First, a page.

The BAP also noted that other courts had interpreted Hooker as creating a judicially-crafted exception to the automatic stay of sec. 362(a). KuKui Gardens Corp. v. Holco Capital Group, 675 F. Supp. 2nd 1016 (D. Haw. 2009); Lowery v. McIlroy & Millian (In re Lowery), 292 B.R. 645, (Bankr. E.D. Mo. 2003). The BAP further noted that other courts have criticized Hooker and Dumas, stating that there should be no judicially-created exceptions to the automatic stay. In addition, the BAP referred in its opinion to other courts which had distinguished Hooker and Dumas, finding that a state court civil contempt proceeding can be justified if it is brought solely to deter wrongful conduct such as showing disrespect to the court, but is not justified if a creditor is using it merely to collect money due. See In re Musaelian, 286 B.R. 781 (Bankr. N.D. Cal. 2002). Finally, the BAP noted that two courts, including the Ninth Circuit, have excepted pre-petition contempt proceedings under one of the statutory exceptions found in sec. 362(b). Alpern v. Lieb, 11 F.3d 689 (7th Cir. 1993); Berg V. Good Samaritan Hosp. (In re Berg), 230 F. 3d 1165 (9th Cir. 2000).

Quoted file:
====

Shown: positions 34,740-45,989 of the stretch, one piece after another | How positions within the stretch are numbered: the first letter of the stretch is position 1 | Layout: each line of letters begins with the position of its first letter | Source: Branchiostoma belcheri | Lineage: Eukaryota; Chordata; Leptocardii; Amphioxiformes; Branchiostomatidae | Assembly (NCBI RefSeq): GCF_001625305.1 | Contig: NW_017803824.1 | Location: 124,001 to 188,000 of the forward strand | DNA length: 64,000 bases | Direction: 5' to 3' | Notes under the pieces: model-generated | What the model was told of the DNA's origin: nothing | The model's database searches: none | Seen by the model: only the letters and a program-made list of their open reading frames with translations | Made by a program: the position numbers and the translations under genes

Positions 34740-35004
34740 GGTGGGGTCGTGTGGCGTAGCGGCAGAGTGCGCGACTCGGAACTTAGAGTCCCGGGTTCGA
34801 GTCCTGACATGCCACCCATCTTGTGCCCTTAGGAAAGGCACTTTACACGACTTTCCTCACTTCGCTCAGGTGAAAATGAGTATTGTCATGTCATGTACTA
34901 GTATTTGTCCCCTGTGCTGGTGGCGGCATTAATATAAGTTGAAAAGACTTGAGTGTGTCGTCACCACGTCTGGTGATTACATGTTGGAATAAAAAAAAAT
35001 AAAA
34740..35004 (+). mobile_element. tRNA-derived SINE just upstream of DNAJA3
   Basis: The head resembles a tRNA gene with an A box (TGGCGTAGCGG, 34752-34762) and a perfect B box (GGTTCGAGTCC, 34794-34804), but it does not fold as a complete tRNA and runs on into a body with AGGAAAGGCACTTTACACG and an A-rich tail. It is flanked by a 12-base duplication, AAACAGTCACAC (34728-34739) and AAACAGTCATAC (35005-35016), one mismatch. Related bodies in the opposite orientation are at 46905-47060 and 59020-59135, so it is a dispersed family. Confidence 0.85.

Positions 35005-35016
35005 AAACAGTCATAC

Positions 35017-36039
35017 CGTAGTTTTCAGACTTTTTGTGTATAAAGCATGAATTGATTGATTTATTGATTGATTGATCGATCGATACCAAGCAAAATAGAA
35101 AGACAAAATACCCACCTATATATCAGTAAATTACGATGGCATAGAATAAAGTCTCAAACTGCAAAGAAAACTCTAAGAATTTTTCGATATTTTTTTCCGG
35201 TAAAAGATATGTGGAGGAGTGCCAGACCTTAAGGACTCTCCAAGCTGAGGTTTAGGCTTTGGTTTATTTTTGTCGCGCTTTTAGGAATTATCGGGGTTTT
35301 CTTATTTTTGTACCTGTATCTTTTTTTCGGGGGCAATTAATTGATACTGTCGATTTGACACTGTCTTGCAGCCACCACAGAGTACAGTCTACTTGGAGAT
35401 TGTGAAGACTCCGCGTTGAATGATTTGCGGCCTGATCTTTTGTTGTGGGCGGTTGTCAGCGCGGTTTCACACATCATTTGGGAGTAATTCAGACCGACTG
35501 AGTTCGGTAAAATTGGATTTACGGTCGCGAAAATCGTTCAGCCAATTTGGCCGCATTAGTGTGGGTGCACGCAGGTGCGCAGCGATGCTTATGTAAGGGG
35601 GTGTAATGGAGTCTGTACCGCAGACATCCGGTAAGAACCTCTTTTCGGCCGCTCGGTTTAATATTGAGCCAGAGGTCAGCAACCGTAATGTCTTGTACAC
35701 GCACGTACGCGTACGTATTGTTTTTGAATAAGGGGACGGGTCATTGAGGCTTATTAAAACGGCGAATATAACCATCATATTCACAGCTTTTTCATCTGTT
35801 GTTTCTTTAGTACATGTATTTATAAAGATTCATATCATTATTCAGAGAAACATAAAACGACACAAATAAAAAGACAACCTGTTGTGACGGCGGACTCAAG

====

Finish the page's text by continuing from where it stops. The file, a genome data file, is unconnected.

The BAP ultimately reached its decision to reverse the bankruptcy court based on the precedent of Hooker and Dumas, ruling that a contempt action for nonpayment of court-ordered sanctions is not stayed by the automatic stay of sec. 362 unless the contempt proceeding turns on the determination or collection of the underlying debt. The concurring opinion stated that, while Hooker is binding, its creation of the judicially-crafted exception to the automatic stay for state court contempt proceedings, is inconsistent with the modern breadth of the automatic stay and at odds with the plain language of the statute. The majority opinion saw merit in the concurrence’s statement, but stated that it is up to the Ninth Circuit to determine whether Hooker remains valid law.